Apart from Lidstrom and Karlsson, Chara is the only other defenseman since 2000 to top the position in Hart voting more than once. He managed it twice, in 2009 and 2011. That 2009 season was also notable for Chara joining Lidstrom as the only defenseman in the era to get multiple first place votes, he had two.
But much like Karlsson, Chara never really came close to MVP honors. He only finished eighth in 2009, and was all the way back at 12th in 2011. Still, he received at least one Hart vote somewhere on a ballot in seven of eight seasons beginning in 2004. That’s not much to get excited about, but at least somebody somewhere was writing his name down. As far as the era’s blueliner’s go, that seems to be about all you can ask for.
While Niedermayer is now widely recognized as one of the best defensemen of his era, the truth is that for most of his career in New Jersey he played in the shadow of Scott Stevens. Heading into 2003-04, he’d only had one season in which he’d finished in the top ten in Norris voting, and that had come six years earlier.
But during that 2003-04 season, the normally indestructible Stevens suffered a concussion and missed half the year. That allowed Niedermayer to step into the spotlight, and he responded with a Norris-winning campaign that saw him dominate the vote. It would be the first of three straight first-team all-star seasons for Niedermayer, establishing his Hall of Fame credentials.
And through all of that, he still finished just ninth in Hart voting, one spot back of the legendary Marty Turco. It marked the only time in his career that he was the highest defenseman in MVP voting.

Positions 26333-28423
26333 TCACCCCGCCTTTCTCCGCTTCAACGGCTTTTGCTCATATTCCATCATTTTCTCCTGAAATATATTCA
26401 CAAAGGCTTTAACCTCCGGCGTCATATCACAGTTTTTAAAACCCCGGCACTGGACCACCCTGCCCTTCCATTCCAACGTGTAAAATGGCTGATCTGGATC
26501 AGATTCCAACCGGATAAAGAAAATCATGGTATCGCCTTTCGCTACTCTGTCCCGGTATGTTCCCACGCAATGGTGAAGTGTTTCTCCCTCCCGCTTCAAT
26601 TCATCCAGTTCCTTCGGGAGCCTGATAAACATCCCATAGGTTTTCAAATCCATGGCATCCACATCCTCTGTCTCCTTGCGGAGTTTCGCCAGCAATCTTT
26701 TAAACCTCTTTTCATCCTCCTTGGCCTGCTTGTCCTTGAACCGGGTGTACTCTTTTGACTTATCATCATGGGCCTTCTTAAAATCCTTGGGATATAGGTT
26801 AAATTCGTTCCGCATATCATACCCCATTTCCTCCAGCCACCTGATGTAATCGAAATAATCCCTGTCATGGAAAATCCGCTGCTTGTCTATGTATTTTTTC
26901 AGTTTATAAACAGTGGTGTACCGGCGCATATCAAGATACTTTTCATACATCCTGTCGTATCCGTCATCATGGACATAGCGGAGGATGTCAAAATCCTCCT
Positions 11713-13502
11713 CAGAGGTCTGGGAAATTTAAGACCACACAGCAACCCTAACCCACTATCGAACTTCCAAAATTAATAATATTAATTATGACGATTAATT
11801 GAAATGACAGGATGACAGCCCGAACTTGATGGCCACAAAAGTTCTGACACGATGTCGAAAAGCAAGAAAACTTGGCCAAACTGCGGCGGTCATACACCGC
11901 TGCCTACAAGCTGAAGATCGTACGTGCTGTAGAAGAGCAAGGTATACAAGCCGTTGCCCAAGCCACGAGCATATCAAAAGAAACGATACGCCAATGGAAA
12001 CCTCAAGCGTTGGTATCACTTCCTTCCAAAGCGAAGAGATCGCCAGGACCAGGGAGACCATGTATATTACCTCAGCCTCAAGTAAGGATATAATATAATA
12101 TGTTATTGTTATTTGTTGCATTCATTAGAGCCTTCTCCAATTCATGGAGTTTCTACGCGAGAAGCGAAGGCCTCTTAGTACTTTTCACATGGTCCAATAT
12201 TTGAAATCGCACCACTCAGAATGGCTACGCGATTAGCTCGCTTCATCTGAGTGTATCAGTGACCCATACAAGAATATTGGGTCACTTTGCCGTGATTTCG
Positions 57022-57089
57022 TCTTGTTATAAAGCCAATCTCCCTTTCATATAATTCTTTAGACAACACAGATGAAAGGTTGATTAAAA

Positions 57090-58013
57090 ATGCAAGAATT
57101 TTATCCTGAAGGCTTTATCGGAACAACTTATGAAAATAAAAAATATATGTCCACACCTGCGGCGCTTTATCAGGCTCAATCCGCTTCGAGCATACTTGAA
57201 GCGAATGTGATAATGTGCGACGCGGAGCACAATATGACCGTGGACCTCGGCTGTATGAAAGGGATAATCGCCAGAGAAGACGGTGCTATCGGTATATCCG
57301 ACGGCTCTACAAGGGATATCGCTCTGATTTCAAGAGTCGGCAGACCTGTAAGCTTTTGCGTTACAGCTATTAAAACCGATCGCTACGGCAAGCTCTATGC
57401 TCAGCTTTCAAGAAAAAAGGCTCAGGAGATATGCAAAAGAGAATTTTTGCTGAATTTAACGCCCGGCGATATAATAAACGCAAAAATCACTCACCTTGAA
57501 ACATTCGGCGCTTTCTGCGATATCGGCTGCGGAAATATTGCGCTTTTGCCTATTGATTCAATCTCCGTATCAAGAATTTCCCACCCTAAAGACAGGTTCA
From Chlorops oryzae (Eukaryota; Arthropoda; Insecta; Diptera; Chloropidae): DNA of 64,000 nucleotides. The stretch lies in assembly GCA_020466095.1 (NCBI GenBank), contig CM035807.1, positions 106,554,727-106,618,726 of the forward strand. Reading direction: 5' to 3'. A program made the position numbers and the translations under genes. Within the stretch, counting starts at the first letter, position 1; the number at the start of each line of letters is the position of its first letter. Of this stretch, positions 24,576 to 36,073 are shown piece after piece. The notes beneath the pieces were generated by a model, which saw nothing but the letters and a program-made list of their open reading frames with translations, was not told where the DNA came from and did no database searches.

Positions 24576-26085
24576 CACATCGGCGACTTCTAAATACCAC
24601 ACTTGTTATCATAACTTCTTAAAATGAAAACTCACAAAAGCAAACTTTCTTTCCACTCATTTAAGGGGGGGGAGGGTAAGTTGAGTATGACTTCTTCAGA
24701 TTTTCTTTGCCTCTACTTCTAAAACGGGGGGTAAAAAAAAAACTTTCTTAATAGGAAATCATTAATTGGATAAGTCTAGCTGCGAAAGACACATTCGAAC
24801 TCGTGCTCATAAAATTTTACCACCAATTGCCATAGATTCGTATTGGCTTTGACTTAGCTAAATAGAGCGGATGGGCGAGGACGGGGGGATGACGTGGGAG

If your first memories of MacInnis are of him blasting holes through terrified goaltenders with his patented slapshot for the Calgary Flames in the 1980s, you may have forgotten that he was still going strong when Pronger was winning his Hart at the turn of the millennium. In fact, the two were teammates at the time, with MacInnis winning his only Norris Trophy the year before at the age of 35.
He very nearly won another in 2002-03. At 39 years old, MacInnis finished second to Lidstrom in that year’s Norris voting. But he edged out Lidstrom in MVP voting, finishing sixth. It was the highest of his three top-ten Hart finishes, and was also his last. MacInnis played just three games in the following season before suffering a career-ending eye injury.
Those five names comprise the entire list of defensemen since Pronger to lead the position in Hart voting while also finishing in the overall top ten. If you’re wondering, three more players have led all blueliners while finishing outside the top ten – P.K. Subban (13th in 2013), Mike Green (14th in 2010) and Duncan Keith (15th in 2014).
Sean McIndoe has been writing about the NHL since 2008; you may know him from Twitter as @downgoesbrown. His e-book, The 100 Greatest Players in NHL History, is available now. He appears weekly on TheHockeyNews.com.